A group of Lawrence University students are facing intense backlash on campus after they screened “Can We Take a Joke,” a documentary about free speech in stand-up comedy.
Students loudly interrupted the May 17 screening at the Wriston Auditorium on campus, forcing organizers to briefly pause the film “as a heated dispute broke out,” the Lawrentian reported. After it was completed, another student denounced the “strategic triggering material” littered throughout the movie.
Since the May 17 screening at the Wriston Auditorium, the student government announced it would not give Students for Free Thought official recognition on campus, saying they were “concerned about the well-being of our campus at large.”
In an emailed statement to Heat Street, student government president Lewis Berger said the group was denied recognition for “structural reasons” and “not because of reactions across campus” after the documentary screening.
For instance, Berger said, the group did not clarify their membership criteria and kept their membership anonymous—both reasons the student government has denied other groups recognition, he said.
“Also, the mission statement seemed contradictory because it advocates for free speech, yet the club’s leadership told [student government] that emotion cannot be brought into the conversation; discussion had to be only the facts. We felt like this conflicted with the idea of free speech,” Berger said.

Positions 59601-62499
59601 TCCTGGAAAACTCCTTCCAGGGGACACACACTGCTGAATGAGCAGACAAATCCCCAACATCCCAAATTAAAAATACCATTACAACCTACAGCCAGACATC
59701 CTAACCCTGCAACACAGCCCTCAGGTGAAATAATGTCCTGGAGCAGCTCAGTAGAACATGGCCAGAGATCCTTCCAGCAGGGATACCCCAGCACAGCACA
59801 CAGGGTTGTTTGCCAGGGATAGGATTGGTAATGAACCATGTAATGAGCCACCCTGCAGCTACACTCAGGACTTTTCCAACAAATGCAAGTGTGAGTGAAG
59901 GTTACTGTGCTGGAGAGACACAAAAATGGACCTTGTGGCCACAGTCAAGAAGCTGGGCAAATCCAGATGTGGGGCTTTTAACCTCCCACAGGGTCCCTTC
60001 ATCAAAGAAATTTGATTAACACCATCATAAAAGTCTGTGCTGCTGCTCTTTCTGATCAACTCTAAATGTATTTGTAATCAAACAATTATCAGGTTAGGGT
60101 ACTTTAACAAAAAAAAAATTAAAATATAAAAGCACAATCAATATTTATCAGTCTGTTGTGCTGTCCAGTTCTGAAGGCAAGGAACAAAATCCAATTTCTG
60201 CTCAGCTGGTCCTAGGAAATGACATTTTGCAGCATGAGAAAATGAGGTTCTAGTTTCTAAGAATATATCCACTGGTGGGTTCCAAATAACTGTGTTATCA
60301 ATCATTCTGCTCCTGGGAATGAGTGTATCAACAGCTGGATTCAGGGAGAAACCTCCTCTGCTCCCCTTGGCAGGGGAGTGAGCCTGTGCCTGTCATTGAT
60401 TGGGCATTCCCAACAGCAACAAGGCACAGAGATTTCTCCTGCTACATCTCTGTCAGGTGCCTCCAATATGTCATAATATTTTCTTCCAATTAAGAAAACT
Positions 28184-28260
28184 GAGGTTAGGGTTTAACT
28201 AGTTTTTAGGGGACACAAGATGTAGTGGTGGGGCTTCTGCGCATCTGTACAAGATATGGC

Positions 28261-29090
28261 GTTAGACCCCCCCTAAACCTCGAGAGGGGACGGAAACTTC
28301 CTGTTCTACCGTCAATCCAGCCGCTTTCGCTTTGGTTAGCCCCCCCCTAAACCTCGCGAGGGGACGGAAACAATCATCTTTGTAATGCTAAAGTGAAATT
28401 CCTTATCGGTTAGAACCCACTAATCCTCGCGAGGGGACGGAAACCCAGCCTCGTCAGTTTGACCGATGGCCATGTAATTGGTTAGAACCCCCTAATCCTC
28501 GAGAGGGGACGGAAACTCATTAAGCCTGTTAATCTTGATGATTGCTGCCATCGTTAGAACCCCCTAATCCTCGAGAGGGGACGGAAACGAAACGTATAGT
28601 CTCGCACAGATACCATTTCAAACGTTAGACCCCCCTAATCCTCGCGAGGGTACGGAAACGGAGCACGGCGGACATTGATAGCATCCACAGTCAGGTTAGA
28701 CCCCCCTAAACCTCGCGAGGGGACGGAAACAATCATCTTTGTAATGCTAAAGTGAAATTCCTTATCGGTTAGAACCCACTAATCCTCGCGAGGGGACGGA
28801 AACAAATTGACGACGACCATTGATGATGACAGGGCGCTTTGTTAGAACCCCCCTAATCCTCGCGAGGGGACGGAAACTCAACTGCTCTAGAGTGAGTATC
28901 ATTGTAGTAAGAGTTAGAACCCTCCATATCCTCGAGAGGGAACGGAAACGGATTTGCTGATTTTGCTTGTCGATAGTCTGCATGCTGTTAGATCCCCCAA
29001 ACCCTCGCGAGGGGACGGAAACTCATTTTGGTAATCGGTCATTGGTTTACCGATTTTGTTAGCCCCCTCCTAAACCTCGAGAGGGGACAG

He also said that the student government was concerned about the absence of a neutral moderator at open discussions about controversial issues. “It was clear at the event how essential a neutral moderator is to a group set up around debate,” Berger said.
“I do believe there is room for a free speech club on campus and a need for a space for conservative students,” Berger said. “These groups just need to have the right structure in order to be recognized. … Members of [student government] were aware of the club’s effect on campus climate, but we stuck to legislation and past precedent in making the decision.”
In a campus-wide email about the documentary screening, Lawrence President Mark Burstein wrote, “The event and its aftermath have left many students wondering whether the University cares about their safety and our ability and desire to foster constructive discussions of serious issues.”
He described the days since the documentary’s screening as “painful ones” and thanked student government for its “careful analysis of the issues surrounding the group’s application for formal recognition.”
The Foundation for Individual Rights in Education, which helped produce the documentary, denounced Lawrence University’s reaction, as well as student government’s refusal to acknowledge Students for Free Thought.
“There could hardly be a better illustration of the point ‘Can We Take a Joke?’ made about the effect of outrage culture on free speech than what happened at Lawrence University,” said FIRE’s executive director, Robert Shibley.
Craig Gagnon, a spokesman for Lawrence University, said administrators were “committed to a productive discussion” of crucial issues, adding that the free exchange of ideas is “the core of our educational mission.”
— Jillian Kay Melchior writes for Heat Street and is a fellow for the Steamboat Institute and the Independent Women’s Forum.